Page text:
Google, Volvo Test Drive Autonomous Cars on City Streets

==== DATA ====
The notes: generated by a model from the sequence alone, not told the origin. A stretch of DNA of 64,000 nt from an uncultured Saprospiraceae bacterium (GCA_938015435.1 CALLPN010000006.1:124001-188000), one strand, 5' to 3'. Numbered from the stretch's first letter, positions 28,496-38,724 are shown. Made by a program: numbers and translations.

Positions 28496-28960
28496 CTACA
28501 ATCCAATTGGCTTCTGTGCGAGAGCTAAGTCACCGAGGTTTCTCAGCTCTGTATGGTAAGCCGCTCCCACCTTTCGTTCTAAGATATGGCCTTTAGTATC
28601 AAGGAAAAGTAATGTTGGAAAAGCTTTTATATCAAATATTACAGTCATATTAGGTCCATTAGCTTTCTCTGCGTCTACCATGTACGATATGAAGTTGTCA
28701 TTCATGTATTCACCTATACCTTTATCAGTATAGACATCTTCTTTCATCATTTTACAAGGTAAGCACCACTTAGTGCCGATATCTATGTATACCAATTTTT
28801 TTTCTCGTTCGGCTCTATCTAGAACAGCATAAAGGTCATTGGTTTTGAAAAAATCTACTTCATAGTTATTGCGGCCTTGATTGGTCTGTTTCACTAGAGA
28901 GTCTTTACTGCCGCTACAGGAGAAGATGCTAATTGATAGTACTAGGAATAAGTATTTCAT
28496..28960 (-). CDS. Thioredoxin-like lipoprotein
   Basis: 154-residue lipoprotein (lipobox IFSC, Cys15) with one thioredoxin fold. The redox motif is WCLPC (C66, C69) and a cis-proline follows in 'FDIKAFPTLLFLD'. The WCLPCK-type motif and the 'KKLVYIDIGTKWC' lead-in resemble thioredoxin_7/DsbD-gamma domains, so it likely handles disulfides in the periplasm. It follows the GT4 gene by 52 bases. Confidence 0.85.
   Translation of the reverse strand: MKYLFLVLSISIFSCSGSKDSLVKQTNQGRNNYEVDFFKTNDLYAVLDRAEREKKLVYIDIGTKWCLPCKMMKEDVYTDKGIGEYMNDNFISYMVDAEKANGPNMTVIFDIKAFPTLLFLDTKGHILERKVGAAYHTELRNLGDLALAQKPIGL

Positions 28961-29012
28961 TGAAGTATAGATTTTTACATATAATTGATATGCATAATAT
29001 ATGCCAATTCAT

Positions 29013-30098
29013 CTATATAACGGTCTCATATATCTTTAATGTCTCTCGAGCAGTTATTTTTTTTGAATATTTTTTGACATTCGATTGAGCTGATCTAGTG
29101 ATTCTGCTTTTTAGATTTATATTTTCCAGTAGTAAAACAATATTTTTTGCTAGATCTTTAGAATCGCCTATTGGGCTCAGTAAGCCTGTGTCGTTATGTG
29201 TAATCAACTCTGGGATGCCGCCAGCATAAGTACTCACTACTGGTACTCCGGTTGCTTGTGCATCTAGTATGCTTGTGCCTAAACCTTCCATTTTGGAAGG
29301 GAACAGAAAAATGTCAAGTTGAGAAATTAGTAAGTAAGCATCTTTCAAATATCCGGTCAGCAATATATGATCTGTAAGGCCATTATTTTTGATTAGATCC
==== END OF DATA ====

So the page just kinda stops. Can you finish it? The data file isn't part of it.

Suddenly, the idea of autonomous driving has become a lot more tangible. Google and Volvo are each putting self-driving cars to the test on busy city roads. Google, which has previously limited its testing to mostly freeways, will now take its autonomous vehicles on city roads to see how they perform. This is a huge step for Google, and proving its cars can withstand the unpredictable nature of this type of driving will further its autonomous driving technology. To help in this effort, Google improved its software so that the cars can detect many objects at one time, whether it is a pedestrian, a bus, a cyclist, or a stop sign held up by a crossing guard. Google said its self-driving cars have now undergone thousands of miles of testing on city streets in Mountain View, Calif. Separately, Volvo is also venturing into the next phase of self-driving cars. It just began testing 100 self-driving vehicles on public roads in the Swedish city of Gothenburg. The tests, conducted on typical commuter pathways, are meant to replicate everyday driving conditions. "The test cars are now able to handle lane following, speed adaption and merging traffic all by themselves," said Erik Coelingh, technical specialist at Volvo Car Group. “This public pilot will provide us with a valuable insight into the societal benefits of making autonomous vehicles a natural part of the traffic environment." The project, called "Drive Me," is also endorsed by the Swedish government. So far, Volvo's test cars are only used on a 31-mile stretch in the city. However, Volvo hopes that as the technology progresses, the car will be able to drive the entire test route by itself, handling all driving functions. Source: Google, Volvo
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